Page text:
By Michelle Devane, PA
The widow of Nobel Peace Prize winner David Trimble has backed Liz Truss in the leadership race saying she is confident that her late husband’s legacy of peace in Northern Ireland “will be safe with her”.
Daphne Trimble said one of her late husband’s last acts was to declare his support for her.
Writing in the Telegraph newspaper published on Thursday Ms Trimble said she believed Ms Truss has the “best record and a viable plan” to protect the Union.
David Trimble, the former leader of the Ulster Unionist Party, died last month at the age of 77 following an illness.
One of the principal architects of the Good Friday/Belfast Agreement that ended decades of conflict in the region, he jointly won the Nobel Peace Prize with the late SDLP leader John Hume.
The powersharing structures Mr Trimble helped create in the landmark 1998 agreement are currently in limbo, with the DUP blocking the creation of a governing executive in protest at Brexit’s Northern Ireland Protocol.
Ms Trimble wrote: “I believe that in this contest, Liz Truss has the best record and a viable plan to protect our Union and Northern Ireland’s integral place within it.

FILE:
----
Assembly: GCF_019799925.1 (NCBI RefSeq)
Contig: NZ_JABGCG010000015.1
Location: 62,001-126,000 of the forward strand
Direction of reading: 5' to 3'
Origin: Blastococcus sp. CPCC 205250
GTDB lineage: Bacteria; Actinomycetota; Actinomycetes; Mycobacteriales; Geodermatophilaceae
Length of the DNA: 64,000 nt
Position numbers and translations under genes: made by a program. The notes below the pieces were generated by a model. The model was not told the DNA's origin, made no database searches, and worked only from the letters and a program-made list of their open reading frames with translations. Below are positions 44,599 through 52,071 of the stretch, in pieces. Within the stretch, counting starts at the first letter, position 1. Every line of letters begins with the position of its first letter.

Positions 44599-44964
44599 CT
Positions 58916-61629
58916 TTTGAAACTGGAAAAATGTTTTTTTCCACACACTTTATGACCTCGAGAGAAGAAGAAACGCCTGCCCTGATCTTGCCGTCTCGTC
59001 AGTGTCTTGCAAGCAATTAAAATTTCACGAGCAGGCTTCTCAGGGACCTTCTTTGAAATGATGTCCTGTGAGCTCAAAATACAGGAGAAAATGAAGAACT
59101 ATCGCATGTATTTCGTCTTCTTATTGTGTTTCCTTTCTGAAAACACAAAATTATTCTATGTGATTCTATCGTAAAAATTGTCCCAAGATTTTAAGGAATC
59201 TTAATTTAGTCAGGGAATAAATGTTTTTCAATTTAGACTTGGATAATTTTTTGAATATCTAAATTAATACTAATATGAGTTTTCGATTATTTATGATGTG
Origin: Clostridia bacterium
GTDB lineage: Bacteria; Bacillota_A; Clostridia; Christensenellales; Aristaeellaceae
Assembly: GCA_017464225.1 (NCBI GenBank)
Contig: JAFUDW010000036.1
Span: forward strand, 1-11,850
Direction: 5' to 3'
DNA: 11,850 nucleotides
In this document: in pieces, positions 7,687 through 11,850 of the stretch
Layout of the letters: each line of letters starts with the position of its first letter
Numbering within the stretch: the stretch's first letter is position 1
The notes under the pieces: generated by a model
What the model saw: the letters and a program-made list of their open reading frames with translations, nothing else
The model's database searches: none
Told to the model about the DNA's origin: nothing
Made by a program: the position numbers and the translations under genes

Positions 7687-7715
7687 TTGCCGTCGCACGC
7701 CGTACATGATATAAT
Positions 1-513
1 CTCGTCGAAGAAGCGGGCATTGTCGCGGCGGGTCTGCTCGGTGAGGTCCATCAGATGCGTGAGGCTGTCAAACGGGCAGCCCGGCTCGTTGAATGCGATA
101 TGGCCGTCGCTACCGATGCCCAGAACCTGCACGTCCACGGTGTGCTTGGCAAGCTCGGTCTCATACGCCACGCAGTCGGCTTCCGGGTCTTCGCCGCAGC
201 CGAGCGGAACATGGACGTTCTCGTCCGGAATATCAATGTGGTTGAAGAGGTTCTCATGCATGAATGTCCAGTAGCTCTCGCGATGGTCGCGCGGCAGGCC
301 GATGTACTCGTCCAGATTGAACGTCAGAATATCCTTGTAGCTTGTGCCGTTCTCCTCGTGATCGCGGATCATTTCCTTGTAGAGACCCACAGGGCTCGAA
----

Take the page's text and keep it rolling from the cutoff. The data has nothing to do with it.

“I know David thought the same.
“One of the last things he did before we lost him was to ask his son to collect his voting papers so he could vote for Liz.
“He was adamant that she was what the country needed and I agree.
“She has already proven her resolve and bravery in the face of opposition to our most valuable asset, and I am confident that my husband’s legacy, peace in Northern Ireland, will be safe with her.”
Ms Trimble, born Daphne Orr, is an academic who served as a member of the Equality Commission for Northern Ireland and the Northern Ireland Human Rights Commission.
In the article she described unionism is a core Conservative value that is “under threat”, primarily as a result of the Northern Ireland Protocol, adding it was one of the reasons she is backing Ms Truss.
She said the Protocol is putting “hard-won gains at risk”.
“In David’s words: ‘It drives a coach and horses through the Agreement.’
“There needs to be a solution,” she wrote.
“It will not be easy, but the alternative is a continued political impasse in Northern Ireland, ongoing disillusion of the Unionist community, and ultimately a breakdown of the fabric of our United Kingdom.”
She added that an “iron will” will be needed to see the Protocol Bill through Parliament and into law.
But said it would be “essential if we are to restore our political institutions in Northern Ireland and if we are to show the European Union that we will do whatever it takes to deliver the right solution for the UK”.